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To listen to this voice may help one move towards the happiness that is, as the Dalai Lama continually remind one, what all humanity seeks (Watson).
The basic doctrines of early Buddhism, which remain common to all Buddhism, include the "four noble truths": existence is suffering (dukhka); suffering has a cause, namely craving and attachment (trishna); there is a cessation of suffering, which is nirvana; and there is a path to the cessation of suffering, the "eightfold path" of right views, right resolve, right speech, right action, right livelihood, right effort, right mindfulness, and right concentration. Buddhism characteristically describes reality in terms of process and relation rather than entity or substance. Experience is analyzed into five aggregates (skandhas). The first, form (rupa), refers to material existence; the following four, sensations (vedana), perceptions (samjna), psychic constructs (samskara), and consciousness (vijnana), refer to psychological processes. The central Buddhist teaching of non-self (anatman) asserts that in the five aggregates no independently existent, immutable self, or soul, can be found. All phenomena arise in interrelation and in dependence on causes and conditions, and thus are subject to inevitable decay and cessation. The casual conditions are defined in a 12-membered chain called dependent origination (pratityasamutpada) whose links are: ignorance, predisposition, consciousness, name-form, the senses, contact, craving, grasping, becoming, birth, old age, and death, whence again ignorance ("Buddhism").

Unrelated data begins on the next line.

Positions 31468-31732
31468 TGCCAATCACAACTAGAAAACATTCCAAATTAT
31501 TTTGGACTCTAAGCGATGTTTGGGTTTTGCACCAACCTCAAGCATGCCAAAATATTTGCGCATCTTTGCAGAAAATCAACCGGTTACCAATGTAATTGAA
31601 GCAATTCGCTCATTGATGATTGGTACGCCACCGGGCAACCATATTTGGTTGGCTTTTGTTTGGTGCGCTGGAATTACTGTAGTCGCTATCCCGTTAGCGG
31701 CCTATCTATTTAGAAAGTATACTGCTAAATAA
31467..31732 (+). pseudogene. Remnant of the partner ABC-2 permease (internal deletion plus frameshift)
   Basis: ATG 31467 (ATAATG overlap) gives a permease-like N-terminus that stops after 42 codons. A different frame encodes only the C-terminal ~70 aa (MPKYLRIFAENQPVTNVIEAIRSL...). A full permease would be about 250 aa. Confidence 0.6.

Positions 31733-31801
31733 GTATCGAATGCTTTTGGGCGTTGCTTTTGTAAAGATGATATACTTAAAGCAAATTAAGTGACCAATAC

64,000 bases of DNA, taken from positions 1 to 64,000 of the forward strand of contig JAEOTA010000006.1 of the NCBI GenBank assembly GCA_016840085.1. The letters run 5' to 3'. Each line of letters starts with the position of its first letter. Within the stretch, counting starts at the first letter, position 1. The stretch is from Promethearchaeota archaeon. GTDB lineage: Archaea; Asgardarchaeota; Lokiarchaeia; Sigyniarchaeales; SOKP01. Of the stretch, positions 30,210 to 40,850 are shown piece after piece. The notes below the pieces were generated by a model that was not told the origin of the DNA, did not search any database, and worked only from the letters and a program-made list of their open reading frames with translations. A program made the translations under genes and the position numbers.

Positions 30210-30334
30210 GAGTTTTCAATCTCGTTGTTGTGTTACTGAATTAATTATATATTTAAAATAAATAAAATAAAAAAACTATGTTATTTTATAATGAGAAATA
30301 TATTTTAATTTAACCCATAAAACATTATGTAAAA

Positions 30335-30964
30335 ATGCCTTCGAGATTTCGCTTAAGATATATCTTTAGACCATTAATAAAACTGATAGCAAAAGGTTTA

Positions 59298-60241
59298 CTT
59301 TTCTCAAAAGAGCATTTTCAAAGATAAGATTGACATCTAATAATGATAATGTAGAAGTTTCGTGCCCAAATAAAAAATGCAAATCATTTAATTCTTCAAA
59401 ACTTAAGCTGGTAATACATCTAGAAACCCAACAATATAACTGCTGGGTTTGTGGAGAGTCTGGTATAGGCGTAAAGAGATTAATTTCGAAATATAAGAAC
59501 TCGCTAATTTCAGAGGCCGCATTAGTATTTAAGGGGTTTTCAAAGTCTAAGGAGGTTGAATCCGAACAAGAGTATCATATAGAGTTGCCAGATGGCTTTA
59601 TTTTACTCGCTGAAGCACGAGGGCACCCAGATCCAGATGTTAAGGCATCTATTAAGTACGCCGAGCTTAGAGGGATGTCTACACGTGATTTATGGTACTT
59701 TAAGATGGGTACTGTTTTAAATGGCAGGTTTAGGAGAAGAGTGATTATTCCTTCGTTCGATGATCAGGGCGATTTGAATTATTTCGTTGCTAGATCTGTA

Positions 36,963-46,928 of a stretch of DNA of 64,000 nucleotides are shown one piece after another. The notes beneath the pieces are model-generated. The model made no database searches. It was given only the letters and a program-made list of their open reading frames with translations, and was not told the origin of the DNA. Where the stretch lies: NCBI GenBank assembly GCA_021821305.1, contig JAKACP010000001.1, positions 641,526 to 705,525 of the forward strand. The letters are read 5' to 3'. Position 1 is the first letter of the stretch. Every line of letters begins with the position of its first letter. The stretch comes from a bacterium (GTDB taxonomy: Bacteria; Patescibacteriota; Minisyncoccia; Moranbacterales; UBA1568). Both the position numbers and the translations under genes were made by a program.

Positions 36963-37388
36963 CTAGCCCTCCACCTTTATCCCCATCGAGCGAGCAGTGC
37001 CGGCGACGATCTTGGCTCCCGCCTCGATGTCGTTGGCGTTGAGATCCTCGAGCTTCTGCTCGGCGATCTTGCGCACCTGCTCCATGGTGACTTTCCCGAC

Buddhist meditation (dhyana, or bhavana) is divided into two different categories: samatha and vipassana. Samatha means "tranquility," and involves focusing or concentrating on a single object or thought. With practice, the person meditating develops a sharp ability to concentrate on one object for a long period of time. This stills the mind and brings a sense of peace and tranquility. Vipassana, or "insight" meditation, is somewhat different. The mind is allowed to focus on a broader field of mental and physical experiences. From this observation, the mediator arrives at an insight into the truths of Buddhism. Meditation practices differ. Most people meditate by sitting quietly, cross-legged with a straight back, and breathing deeply while relaxing the body. To help them focus, they might concentrate on a particular sensation in the body, or on a sacred phrase, called a mantra. But for all who meditate, the goal is the…[continue]
"Theological Reflection Paper Buddhism" (2010, September 23) Retrieved May 23, 2016, from http://www.paperdue.com/essay/theological-reflection-paper-buddhism-8322
"Theological Reflection Paper Buddhism" 23 September 2010. Web.23 May. 2016. <http://www.paperdue.com/essay/theological-reflection-paper-buddhism-8322>
"Theological Reflection Paper Buddhism", 23 September 2010, Accessed.23 May. 2016, http://www.paperdue.com/essay/theological-reflection-paper-buddhism-8322